Meanwhile, her grades continued to suffer, and her interactions with her peers slowly deteriorated. Erica and I started to recognize a pattern develop; the most severe and damaging behavior changes would center around her social interactions with her friends, especially when it involved whatever boy she was interested in at the time.
Elizabeth having access to electronic devices with social media had an especially profound effect. For my wife and I, it became a cycle of restricting and granting supervised access to these devices and mediums.
As parents, we didn’t want to prevent our daughter from having social engagement with her friends, and we tried to encourage her to have positive interactions with the opposite sex, but it was a losing battle. Nothing we said or did seemed to make a difference and provide a healthy balance.
As the pages of 2013 drew to a close, our family climate in 2014 was very much the same as the previous year.
Erica and I co-managed the routine of taking Elizabeth to the therapist and making sure she took her medication as prescribed. Our home had a looming sense of tension and edge; it was so thick you could cut it with a knife. Elizabeth would go days and even weeks with no blatant behavioral outbursts, but my wife and I could sense our daughter wrestled with still a slow simmer of despair.
During those weeks-long stretches of apparent calm, we could see a metamorphosis take place. Elizabeth would immerse herself more in-depth into the dark and morbid sub-culture she had become obsessed with; so much so in fact that the bright and cheery little girl I had known only a few short years prior, was but a faint memory. The music she listened to became the anthem and soundtrack for the brooding and depressed climate which had taken over her mind, will, and emotions. That same genre had also assimilated into her fashion. Her clothes, makeup, and hairstyle portrayed an image of sadness, depression and self-loathing.
All through 2014, Erica and I tried to find new ways to break the cycle of dysfunction that had taken hold of our family. As the spring gave way to summer, Elizabeth’s grades reflected that, unless a drastic change for the better took place, she could potentially remain behind and repeat the 7th grade.
With the prospect of her summer being negatively impacted and the possibility of repeating a failed grade, Elizabeth’s behavior and attitude took a turn for the better. Erica and I thought that perhaps we had turned a corner; that our daughter was breaking free of the cycle of madness and depression which had held our family in its clutches for so many months.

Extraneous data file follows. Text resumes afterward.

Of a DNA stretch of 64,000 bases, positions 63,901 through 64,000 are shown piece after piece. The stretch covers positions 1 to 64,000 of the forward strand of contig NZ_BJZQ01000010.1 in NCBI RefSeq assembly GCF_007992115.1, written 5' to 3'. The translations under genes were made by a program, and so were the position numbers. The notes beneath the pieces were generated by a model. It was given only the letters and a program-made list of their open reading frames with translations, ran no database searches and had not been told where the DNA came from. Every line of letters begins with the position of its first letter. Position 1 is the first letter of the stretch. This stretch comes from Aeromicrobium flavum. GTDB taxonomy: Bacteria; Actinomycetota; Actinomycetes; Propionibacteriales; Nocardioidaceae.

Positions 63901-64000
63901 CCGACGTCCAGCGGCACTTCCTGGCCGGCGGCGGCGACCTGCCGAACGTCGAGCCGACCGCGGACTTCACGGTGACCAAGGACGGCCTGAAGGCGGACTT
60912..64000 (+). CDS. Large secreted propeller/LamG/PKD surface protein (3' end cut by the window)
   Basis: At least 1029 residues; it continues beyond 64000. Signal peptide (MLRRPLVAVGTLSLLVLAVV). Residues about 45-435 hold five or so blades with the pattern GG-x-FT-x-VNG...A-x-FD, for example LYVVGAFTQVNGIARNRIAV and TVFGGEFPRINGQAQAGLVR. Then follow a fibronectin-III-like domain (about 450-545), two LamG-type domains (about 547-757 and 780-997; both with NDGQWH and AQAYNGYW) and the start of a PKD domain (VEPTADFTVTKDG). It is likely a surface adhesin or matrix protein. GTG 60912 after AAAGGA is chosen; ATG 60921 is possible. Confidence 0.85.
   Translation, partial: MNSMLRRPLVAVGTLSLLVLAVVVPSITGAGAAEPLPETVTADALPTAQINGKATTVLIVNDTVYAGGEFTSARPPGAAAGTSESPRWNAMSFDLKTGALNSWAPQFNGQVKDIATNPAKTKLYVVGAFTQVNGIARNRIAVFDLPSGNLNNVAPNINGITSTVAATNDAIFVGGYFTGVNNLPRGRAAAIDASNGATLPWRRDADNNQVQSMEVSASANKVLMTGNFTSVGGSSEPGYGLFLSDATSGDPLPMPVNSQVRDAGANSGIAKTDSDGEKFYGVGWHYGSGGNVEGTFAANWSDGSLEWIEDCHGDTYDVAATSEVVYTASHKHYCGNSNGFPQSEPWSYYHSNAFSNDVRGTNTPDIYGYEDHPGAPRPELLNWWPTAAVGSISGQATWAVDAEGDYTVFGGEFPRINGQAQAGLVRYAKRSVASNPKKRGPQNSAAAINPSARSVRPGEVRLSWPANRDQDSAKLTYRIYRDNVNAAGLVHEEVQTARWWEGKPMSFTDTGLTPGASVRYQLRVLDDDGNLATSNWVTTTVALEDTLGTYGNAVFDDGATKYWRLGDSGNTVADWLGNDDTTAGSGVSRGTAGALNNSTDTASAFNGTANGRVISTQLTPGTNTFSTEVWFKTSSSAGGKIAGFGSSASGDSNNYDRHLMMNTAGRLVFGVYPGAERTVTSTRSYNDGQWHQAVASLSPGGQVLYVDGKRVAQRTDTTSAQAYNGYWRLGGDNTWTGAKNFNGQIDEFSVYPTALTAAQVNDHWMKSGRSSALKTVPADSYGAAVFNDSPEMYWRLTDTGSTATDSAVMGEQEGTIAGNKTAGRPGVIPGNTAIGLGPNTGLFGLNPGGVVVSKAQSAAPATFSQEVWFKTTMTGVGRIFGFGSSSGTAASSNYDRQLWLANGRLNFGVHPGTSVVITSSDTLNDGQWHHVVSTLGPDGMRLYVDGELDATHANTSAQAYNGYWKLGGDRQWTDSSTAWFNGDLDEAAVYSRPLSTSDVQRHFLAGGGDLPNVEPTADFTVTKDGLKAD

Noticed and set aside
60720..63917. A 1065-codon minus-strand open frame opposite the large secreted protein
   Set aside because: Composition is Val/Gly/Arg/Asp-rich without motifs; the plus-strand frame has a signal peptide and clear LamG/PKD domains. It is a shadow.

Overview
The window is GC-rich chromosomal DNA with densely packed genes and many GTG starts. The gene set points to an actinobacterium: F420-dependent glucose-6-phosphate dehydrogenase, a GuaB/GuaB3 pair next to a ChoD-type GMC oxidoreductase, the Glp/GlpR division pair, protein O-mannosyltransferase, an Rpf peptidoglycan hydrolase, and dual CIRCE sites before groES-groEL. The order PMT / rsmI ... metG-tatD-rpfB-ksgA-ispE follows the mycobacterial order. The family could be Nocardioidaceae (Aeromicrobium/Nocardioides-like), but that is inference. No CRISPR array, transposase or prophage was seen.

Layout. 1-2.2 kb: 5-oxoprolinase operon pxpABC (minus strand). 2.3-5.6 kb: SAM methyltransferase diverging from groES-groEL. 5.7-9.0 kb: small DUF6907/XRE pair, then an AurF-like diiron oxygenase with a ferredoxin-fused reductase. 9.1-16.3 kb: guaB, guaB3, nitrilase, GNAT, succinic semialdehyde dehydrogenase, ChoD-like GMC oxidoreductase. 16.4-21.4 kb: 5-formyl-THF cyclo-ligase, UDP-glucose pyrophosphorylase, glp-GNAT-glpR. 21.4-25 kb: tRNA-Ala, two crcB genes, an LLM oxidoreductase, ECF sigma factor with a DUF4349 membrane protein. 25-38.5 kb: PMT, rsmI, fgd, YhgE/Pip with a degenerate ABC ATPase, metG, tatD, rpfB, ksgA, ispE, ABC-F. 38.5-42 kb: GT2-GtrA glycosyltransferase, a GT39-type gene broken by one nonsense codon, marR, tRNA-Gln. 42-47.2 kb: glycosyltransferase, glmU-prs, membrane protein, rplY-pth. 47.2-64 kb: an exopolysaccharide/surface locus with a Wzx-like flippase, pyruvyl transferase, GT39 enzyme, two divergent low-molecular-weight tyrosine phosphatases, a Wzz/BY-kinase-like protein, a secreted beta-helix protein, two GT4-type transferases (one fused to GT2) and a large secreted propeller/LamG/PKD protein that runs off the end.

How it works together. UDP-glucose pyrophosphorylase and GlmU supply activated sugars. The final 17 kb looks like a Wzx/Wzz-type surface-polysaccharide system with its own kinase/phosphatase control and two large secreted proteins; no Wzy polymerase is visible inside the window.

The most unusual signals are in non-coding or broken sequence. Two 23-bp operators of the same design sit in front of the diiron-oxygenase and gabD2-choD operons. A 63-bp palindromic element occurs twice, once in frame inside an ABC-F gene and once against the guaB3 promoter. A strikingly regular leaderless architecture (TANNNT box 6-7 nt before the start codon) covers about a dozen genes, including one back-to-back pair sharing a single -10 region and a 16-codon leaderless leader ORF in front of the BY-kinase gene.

However, progress and improvement would end up being short lived. Once Elizabeth had successfully graduated 7th grade, we once again saw a familiar yet unwelcome presence which had been lurking behind the apparent bliss.
Around June 2014, Erica and I discovered that Elizabeth was interested in a boy who lived down the road, in a nearby neighborhood. My wife and I had no issues with this; in fact, we already knew the boy and had an opportunity to speak with him and his parents on a few occasions.
Elizabeth had our permission to talk with him and to hang out with him, as long as they had parental supervision.
At first, everything seemed like it was going great. Elizabeth had just graduated 7th grade was showing some improvement in her attitude and was showing an interest in a new group of kids who seemed like more of a positive influence versus her usual circle of peers.
Then, unrepentantly, the malevolent and destructive presence manifested itself. One evening, about a week before July 4th, Elizabeth had an emotional and mental breakdown.
Within 48 hours, we had seen our daughter’s behavior rapidly descend from being relatively happy to becoming dark and depressed. On this particular evening, when we went to tuck her into bed, we saw that she had been cutting herself again. This was a behavior that my wife and I had discussed at length with Elizabeth’s therapist, and we had been told what to do if Elizabeth started behaving that way again.
Erica and I took the appropriate steps, as per the therapist’s recommendations, but nothing seemed to work. Elizabeth’s behavior had become so erratic and irrational. In spite of our best efforts to calm her down and regain a sense of order, Elizabeth continued to spiral out of control rapidly.
She became violent and angry; screaming and yelling obscenities at her mom and me. Our first concern was for Elizabeth’s safety as well as the safety of our other daughter Isabella, who was only six years old at the time.